In-place inverse permutation

Is there a reason that there is not an in-place equivalent of sortperm!, i.e., “invperm!”?

One current (v1.8.3) approach would be to call invpermute!(v, sig) for permutation sig, but the docs say that for v with many elements, v[sig] is faster than permute!(v,sig) so I would think that the same is true for v[siginv] versus invpermute!(v, sig).

Is there a reasonably efficient in-place algorithm for this? I doubt it…

The fastest is to do u[p] = v with a pre-allocated output array u. Then you don’t need the inverse permutation pinv = invperm(p) at all. For example:

julia> using BenchmarkTools, Random

julia> p = randperm(100); v = rand(100); u = similar(v); pinv = invperm(p);

julia> @btime $v[$pinv];
  90.787 ns (1 allocation: 896 bytes)

julia> @btime permute!($v, $pinv);
  283.500 ns (1 allocation: 896 bytes)

julia> @btime $u .= @view $v[$pinv];
  70.441 ns (0 allocations: 0 bytes)

julia> @btime $u[:] = @view $v[$pinv];
  103.679 ns (0 allocations: 0 bytes)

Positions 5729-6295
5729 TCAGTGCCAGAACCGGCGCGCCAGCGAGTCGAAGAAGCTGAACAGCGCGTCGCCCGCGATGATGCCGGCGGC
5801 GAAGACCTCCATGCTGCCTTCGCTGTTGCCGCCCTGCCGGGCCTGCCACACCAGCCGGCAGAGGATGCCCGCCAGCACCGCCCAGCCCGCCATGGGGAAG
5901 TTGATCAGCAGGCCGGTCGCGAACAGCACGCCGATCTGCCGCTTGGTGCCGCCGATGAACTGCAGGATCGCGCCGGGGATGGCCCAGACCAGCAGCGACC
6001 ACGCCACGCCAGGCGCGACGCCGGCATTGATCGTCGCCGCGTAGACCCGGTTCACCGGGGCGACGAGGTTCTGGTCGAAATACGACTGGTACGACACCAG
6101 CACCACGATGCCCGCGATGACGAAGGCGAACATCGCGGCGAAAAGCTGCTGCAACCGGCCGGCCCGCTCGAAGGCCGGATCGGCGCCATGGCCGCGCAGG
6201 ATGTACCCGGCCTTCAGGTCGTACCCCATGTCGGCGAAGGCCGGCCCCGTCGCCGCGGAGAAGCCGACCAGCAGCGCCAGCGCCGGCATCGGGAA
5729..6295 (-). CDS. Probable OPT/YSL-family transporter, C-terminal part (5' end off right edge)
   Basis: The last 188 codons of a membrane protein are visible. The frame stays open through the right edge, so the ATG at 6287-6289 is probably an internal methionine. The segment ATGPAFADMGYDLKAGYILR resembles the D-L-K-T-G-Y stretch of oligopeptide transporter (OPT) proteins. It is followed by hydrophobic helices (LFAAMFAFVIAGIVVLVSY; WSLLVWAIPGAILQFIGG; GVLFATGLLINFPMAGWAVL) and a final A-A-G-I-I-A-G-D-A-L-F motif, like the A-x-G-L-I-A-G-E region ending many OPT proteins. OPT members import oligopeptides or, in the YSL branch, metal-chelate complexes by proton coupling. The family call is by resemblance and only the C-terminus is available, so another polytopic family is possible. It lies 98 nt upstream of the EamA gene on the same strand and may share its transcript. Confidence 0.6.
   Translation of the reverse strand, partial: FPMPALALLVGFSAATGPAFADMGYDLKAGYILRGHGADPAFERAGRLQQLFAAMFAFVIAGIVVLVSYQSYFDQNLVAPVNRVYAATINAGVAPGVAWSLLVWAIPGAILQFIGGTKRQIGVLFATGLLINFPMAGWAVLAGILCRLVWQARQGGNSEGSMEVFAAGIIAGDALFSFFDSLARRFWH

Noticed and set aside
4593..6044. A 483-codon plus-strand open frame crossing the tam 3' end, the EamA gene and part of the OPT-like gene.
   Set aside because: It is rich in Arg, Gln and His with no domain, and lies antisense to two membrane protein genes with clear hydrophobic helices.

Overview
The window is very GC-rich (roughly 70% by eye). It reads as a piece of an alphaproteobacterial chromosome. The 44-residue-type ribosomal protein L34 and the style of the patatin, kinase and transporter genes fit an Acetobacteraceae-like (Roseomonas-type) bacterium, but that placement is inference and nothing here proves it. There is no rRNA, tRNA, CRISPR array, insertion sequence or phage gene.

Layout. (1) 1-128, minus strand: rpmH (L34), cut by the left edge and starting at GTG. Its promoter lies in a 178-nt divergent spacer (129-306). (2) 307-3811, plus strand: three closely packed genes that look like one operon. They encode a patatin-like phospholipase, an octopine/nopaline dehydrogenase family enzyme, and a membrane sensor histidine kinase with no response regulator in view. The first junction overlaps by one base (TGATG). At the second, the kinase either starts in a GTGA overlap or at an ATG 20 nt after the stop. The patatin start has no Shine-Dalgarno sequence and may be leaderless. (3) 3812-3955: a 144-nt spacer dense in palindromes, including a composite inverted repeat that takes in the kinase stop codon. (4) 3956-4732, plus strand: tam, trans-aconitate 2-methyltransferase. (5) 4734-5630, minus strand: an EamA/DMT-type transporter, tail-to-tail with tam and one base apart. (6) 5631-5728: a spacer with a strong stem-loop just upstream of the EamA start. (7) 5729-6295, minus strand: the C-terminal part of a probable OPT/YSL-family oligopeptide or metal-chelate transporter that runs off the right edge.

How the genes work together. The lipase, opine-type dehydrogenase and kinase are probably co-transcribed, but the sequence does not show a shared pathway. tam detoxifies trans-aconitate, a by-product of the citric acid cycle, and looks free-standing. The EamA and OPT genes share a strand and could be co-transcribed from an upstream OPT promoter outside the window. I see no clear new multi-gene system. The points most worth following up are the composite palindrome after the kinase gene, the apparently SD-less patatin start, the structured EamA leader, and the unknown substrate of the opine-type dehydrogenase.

julia> @btime invpermute!($v, $p);
  311.929 ns (1 allocation: 896 bytes)

julia> @btime $u[$p] = $v;
  48.583 ns (0 allocations: 0 bytes)

So, u[p] = v is by far the fastest way to perform an inverse permutation, not even counting the time it would take to compute pinv = invperm(p) (about 94ns on my machine).

Note that even the “in-place” functions permute! and invpermute! need to do some allocation internally (the former to keep track of which elements have already been permuted, the latter to simply run v[p] = v with a copy). Efficient in-place permutation is hard! It’s hard even when the permutation has a simple mathematical formula!

I submitted a documentation patch to clarify this: permute! and invpermute! - explain fully in-place alternatives by stevengj · Pull Request #48609 · JuliaLang/julia · GitHub